In keeping with the general approach to learning promoted by Juniversity, the experience should be simple, immersive and hands on, with an emphasis on making learning fun. Science Stop is a bi-weekly open doors event which typically comprises four to five hands on experiments or learning experiences grouped around a central theme. Together with the staff of Juniversity, we decided that the theme of “Space” would be ideal for our final implementation.
In addition to science stop events, Juniversity also has visiting schoolgroups on a daily basis as well as science clubs, workshops and teacher training events. This provided us with ample opportunities to gain initial reactions to the use of our social robotic platform, both from the point of view of end users (children and their families) and secondary users (the event leaders and teachers) it would also provide us with an idea of the technical challenges we would come to face.
Having completed several observation sessions and a focus group interview with the teachers and staff of university, we set about analysing the data we had gathered in order to come up with our design implications and concept, and finding creative solutions to the problems we encountered in the initial field test.
Despite the requirements of this course to “implement a small part of the concept”, due to the nature of the event, the association with Tampere University’s youth outreach and the importance of providing quality educative experience to the children involved, we deemed it necessary to carry this a little further. Thus we set about creating a full working prototype with complete functionality (albeit at a minimum level to adequately present the concepts involved).
As a robotic platform we chose Pepper, due to the flexibility of possibilities for interactive presentation afforded by the combination of social dialog, tablet, gesture and sensors. In addition, the size and visibility of the robot made it ideal for attracting visitors and passers by. The application itself involved a free exploration of the planets of the solar system, whereby the end user could tell the robot either verbally or with touchscreen contol, where they wished to travel to and the robot would make a short presentation about each planet. The verbal presentation was supported by statistical data and visuals on the screen, as well as by prompted interaction with concrete examples and experiments in the surroundings.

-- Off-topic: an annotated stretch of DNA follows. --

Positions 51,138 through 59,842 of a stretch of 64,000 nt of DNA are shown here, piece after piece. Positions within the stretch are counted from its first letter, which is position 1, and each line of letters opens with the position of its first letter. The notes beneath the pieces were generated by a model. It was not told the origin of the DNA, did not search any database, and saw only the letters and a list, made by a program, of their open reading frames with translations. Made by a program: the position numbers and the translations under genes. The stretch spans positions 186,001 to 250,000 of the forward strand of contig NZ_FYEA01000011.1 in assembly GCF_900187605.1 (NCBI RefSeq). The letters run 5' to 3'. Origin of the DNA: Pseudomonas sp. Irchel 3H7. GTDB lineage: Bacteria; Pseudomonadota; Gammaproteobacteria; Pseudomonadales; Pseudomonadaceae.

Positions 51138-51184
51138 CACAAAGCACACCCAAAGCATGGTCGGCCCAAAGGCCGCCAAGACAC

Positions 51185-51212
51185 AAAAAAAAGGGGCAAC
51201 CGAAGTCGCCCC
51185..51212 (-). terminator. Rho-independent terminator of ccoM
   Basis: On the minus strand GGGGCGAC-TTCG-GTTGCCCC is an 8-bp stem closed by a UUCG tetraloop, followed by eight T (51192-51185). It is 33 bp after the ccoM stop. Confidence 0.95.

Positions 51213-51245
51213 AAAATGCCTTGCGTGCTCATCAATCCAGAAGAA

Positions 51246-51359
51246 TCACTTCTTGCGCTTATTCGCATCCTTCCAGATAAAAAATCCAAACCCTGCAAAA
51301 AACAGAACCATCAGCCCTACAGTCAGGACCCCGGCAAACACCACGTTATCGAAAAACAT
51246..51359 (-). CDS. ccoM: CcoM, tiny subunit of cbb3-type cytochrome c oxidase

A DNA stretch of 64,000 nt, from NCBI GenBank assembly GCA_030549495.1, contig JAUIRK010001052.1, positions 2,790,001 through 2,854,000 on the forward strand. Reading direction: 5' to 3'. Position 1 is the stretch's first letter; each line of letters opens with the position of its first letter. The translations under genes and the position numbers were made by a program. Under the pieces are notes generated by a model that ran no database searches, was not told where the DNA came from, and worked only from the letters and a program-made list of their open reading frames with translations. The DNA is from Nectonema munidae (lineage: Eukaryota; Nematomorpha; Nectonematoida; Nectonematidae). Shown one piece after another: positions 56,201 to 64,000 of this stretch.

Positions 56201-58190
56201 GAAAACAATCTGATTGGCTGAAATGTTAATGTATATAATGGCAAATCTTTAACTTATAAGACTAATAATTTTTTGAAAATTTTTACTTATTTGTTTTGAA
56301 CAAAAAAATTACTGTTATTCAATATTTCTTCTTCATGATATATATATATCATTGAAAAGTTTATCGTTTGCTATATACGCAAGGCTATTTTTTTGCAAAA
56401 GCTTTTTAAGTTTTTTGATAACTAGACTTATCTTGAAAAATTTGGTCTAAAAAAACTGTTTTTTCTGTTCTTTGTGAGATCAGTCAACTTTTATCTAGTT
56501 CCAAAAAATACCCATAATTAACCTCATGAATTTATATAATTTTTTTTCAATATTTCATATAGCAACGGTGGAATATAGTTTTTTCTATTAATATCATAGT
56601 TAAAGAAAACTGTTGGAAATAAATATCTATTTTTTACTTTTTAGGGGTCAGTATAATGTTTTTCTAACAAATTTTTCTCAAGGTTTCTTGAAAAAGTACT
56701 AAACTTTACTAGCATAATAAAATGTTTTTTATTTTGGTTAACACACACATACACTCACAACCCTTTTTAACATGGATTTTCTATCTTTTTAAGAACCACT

The final implementation and test of concept was carried out at science stop on Monday 25.11.2019 and the event was attended by around 50 families who enjoyed interacting with the robot at that time. The response overall was favourable, and despite its design as being primarily for a one time pop up event, the same application has since that time been successfully used with visiting groups of schoolchildren participating in robotics programming and space workshops.
In general one of the most important lessons we learned from this, other than the teamwork and programming skills required for such a project, was in the difference between adult based and child based HRI. Unless using a robot platform designed specifically with children in mind, this leads to challenges in almost all aspects of HRI. Related to this is the importance of taking a holistic viewpoint when designing robotic solutions for child interaction. Immersion of all the senses, supporting materials and the environment of interaction play a huge role in the overall quality of the experience. Whilst much of the general focus in User Experience seems to be on technical and psychological aspects of Human robot interaction, the overall quality of the experience is much broader than just the verbal back and forth between man and machine and goes far beyond simple usability. As such aesthetic, spatial and environmental factors etc. should not be overlooked.
Written by the course project team,
Rich Raja-Aho, Akseli Koskela & Muhammad Sayedur Rahman